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Wednesday, 29 November 2006
Page: 23

Senator FIELDING (Leader of the Family First Party) (10:59 AM) —Family First is the true champion of workers and families. Family First is proud of the fact that we were the first party to point out that, under the government’s anti-family Work Choices bill, workers on agreements or contracts would no longer be guaranteed public holidays, meal breaks and overtime. Australian workers and their families want to feel safe and secure. Job security is a huge issue. We all know that many workers, particularly unskilled and migrant workers, are not in a strong bargaining position with their employers, and the government’s Work Choices legislation makes them even more vulnerable, which is why Family First voted against it.

Family First proudly stands up for workers and their families, and it is those workers and their families that Family First has as its top priority when considering this bill before us. But the Independent Contractors Bill 2006 is not about Work Choices; it is about giving people the option to work as independent contractors if they want. This bill is interesting because it appears that no-one wants it in its current form. It is a compromise between two sides of the debate.

Both the Independent Contractors of Australia and the Australian Chamber of Commerce and Industry do not want it unless it is amended. On the other side, the Transport Workers Union also wants amendments. In broad terms, the bill states that anyone who says they are an independent contractor is an independent contractor. The bill will override state and territory laws on independent contractors which deem many of them to be employees. The problem is these state laws are frustrating people who want to be independent contractors but are prevented from doing so. These workers want to set themselves up as small businesses subject to commercial law rather than operate as employees subject to industrial relations laws.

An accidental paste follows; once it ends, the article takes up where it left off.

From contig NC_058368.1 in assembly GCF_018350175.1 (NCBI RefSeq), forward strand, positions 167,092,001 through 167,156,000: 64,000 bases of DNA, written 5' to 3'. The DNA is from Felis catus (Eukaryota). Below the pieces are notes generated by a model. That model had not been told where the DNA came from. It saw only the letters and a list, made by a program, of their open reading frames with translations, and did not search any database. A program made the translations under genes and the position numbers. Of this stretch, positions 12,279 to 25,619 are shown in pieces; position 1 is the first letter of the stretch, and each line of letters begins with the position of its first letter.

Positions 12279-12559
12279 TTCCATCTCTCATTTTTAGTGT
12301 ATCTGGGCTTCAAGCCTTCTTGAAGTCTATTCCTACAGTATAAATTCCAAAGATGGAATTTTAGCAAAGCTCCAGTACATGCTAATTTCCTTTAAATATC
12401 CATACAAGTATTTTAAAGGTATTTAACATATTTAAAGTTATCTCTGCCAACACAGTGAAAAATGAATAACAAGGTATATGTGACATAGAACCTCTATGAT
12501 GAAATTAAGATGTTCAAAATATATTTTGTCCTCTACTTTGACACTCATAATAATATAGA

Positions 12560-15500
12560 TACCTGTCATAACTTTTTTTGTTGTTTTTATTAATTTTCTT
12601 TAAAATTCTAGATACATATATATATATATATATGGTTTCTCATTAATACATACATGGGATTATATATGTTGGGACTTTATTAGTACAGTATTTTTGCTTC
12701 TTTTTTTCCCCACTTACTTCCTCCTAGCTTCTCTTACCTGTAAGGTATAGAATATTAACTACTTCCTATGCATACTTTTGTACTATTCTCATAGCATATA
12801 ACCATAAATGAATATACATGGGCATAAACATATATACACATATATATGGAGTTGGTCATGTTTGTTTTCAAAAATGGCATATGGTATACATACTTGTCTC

The bill before us therefore empowers those workers to become independent contractors—in effect, small businesses—if they choose. Family First believes this is a good thing. However, there is also the risk that employees could be made to become independent contractors against their wishes, and that is a concern to Family First. The main incentive for companies to employ independent contractors rather than employees is that employers do not have to pay the 25 per cent on-costs, such as nine per cent compulsory superannuation, along with workers compensation and payroll tax.

It has been suggested that minimum conditions could be introduced for independent contractors. But, once you start imposing minimum conditions, the person is in effect no longer an independent contractor and can no longer freely negotiate their contract with an employer. Family First supports workers becoming independent contractors if that is what they want. But Family First wants to ensure that employees are not forced to become independent contractors if they do not want to, so they are not exploited. Groups of most concern are outworkers in the textile, clothing and footwear industry as well as owner-drivers.